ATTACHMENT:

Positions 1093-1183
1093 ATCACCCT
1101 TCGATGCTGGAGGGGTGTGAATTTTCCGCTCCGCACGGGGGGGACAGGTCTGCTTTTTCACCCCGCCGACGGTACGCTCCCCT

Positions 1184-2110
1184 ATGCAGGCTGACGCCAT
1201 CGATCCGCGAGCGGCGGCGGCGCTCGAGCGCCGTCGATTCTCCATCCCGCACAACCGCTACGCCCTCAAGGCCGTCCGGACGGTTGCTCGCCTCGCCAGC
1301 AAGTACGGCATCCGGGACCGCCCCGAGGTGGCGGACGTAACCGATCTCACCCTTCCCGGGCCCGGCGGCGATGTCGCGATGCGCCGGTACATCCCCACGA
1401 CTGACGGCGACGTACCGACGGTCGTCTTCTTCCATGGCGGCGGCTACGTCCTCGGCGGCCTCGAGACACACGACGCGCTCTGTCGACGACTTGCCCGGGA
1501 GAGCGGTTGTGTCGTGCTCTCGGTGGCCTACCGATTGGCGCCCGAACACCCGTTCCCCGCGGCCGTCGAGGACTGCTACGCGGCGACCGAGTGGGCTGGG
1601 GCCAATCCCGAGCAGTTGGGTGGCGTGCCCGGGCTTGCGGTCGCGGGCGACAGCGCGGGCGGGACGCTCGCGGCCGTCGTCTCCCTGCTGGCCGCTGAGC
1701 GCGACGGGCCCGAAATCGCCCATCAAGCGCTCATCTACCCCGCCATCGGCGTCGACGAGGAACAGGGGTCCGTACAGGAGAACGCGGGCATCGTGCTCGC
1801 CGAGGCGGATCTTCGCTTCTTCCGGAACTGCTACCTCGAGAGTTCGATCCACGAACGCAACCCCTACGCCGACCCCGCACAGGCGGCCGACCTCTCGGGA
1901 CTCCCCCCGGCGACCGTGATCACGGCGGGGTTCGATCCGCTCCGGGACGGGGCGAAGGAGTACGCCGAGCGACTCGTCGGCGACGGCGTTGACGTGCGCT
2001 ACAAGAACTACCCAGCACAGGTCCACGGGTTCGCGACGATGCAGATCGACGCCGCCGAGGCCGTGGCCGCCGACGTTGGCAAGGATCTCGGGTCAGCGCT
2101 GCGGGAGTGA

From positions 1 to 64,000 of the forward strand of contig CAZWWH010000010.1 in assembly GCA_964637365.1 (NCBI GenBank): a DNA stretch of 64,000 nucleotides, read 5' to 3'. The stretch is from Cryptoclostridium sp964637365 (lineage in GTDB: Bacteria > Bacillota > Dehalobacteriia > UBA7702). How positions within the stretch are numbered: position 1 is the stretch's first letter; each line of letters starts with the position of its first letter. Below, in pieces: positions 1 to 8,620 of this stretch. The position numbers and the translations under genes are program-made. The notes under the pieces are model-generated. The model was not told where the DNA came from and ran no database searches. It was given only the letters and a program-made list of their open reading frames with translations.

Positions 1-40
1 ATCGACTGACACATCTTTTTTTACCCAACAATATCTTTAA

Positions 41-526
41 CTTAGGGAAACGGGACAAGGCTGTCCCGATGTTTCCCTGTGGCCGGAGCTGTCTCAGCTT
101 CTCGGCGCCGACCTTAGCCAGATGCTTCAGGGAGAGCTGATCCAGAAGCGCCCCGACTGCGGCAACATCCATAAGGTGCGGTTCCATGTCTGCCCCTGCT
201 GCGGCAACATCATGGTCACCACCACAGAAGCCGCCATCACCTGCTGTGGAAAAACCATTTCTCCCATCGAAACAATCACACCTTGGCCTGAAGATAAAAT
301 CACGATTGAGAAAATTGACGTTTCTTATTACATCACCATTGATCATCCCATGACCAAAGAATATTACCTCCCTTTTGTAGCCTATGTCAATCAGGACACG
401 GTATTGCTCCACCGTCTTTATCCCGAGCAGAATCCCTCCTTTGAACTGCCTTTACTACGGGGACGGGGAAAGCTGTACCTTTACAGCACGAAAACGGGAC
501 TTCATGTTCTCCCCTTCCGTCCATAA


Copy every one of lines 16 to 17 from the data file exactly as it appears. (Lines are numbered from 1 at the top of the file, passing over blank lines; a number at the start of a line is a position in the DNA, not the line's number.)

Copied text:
From positions 1 to 64,000 of the forward strand of contig CAZWWH010000010.1 in assembly GCA_964637365.1 (NCBI GenBank): a DNA stretch of 64,000 nucleotides, read 5' to 3'. The stretch is from Cryptoclostridium sp964637365 (lineage in GTDB: Bacteria > Bacillota > Dehalobacteriia > UBA7702). How positions within the stretch are numbered: position 1 is the stretch's first letter; each line of letters starts with the position of its first letter. Below, in pieces: positions 1 to 8,620 of this stretch. The position numbers and the translations under genes are program-made. The notes under the pieces are model-generated. The model was not told where the DNA came from and ran no database searches. It was given only the letters and a program-made list of their open reading frames with translations.

Positions 1-40